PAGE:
Biodiversity surveys provide the essential baseline data required for monitoring change and managing conservation

There is an old maxim in businesses that says you can’t manage what you don’t measure. Well, the same is true of our natural world and our impacts on it, and this is why we conduct biodiversity surveys, inventories and studies in data deficient or high risk areas.


Take the interior forests of Borneo: we know they are amongst the most diverse places on earth, but our knowledge of these forests’ biodiversity is marginal, and hardly any data has been recorded to map species diversity, distribution and richness patterns. Moreover, these forests and the species and peoples that rely on them are under imminent threat from mining, logging, agriculture, and climate change.

It is easier to burn a book that you have never read or don’t understand than to on you know and love, and so we are in danger of destroying whole volumes from the grand Book of Life before we’ve even had to chance to open their covers, let alone study their pages. Biodiversity surveys are the first steps to deciphering those pages. They give us a good idea of what species of plant and animal are present in an area, and in what abundance.

It is these data that are necessary to implement effective and efficient conservation measures, such as identifying areas of High Conservation Value which require priority conservation action, or monitoring how species composition changes as we disturb and alter the environment through deforestation, pollution, and climate change.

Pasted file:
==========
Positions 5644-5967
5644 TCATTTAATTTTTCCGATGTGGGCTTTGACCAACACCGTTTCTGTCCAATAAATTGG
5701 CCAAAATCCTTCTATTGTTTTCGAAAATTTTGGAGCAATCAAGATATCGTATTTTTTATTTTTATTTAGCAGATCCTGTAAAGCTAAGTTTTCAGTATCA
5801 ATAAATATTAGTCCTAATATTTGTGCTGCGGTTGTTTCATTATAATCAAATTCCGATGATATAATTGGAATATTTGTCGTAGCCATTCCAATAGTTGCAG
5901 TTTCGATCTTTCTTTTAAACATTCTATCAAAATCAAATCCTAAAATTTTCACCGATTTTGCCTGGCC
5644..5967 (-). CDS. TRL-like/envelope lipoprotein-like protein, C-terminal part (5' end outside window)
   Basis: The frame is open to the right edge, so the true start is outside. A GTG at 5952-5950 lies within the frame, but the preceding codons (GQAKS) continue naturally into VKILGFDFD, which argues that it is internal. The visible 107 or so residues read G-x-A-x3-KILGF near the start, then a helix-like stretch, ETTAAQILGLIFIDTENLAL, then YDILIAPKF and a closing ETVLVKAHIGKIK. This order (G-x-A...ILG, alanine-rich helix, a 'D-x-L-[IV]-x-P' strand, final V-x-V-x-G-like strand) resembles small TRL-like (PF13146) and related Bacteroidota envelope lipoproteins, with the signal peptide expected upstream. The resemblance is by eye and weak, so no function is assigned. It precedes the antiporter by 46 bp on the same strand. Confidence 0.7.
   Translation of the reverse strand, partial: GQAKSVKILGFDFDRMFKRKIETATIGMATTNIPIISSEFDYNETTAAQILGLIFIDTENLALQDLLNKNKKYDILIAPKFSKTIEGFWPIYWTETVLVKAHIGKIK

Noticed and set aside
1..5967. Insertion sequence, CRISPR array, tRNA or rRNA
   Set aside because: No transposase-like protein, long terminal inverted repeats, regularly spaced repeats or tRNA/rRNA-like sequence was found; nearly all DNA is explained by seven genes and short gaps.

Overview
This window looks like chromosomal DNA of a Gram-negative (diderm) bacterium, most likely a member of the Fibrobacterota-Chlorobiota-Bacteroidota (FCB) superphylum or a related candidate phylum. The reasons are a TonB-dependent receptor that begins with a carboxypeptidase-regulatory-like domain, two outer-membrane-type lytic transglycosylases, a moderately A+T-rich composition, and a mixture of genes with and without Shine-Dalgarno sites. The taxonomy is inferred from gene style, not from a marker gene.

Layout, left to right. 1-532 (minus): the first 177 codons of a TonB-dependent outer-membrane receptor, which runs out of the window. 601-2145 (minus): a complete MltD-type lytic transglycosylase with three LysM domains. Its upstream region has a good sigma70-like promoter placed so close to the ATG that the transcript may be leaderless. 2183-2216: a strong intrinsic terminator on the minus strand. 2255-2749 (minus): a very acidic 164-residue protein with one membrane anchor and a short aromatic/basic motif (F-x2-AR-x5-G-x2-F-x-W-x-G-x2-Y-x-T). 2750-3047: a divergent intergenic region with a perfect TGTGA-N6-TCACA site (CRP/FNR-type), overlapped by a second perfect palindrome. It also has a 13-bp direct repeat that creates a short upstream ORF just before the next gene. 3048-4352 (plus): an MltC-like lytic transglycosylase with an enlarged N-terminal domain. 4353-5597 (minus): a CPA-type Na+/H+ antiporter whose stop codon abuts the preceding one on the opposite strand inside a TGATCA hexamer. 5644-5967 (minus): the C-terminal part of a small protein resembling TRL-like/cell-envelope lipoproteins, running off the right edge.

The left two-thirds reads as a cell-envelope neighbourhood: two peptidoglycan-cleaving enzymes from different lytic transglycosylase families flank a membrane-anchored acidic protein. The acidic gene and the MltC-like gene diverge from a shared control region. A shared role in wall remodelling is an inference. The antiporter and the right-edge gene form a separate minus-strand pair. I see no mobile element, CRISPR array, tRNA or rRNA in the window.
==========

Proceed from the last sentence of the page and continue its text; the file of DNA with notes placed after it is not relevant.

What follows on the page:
To date, the vast majority of ecological research has been conducted in the northern parts of Borneo; Sabah and Sarawak, as well as the island’s more accessible coastal regions. In contrast, relatively little is known from the Indonesian interior of the island. This is where conservation programs can still have a huge impact, and where new species continue to be discovered.

Our Biodiversity Surveys are occasionally Rapid Biodiversity Assessments (RBA) and sometimes part of longer term programs. They are multidisciplinary and, where possible, we build in capacity building, education, and interactive outreach projects in order to achieve maximum impact.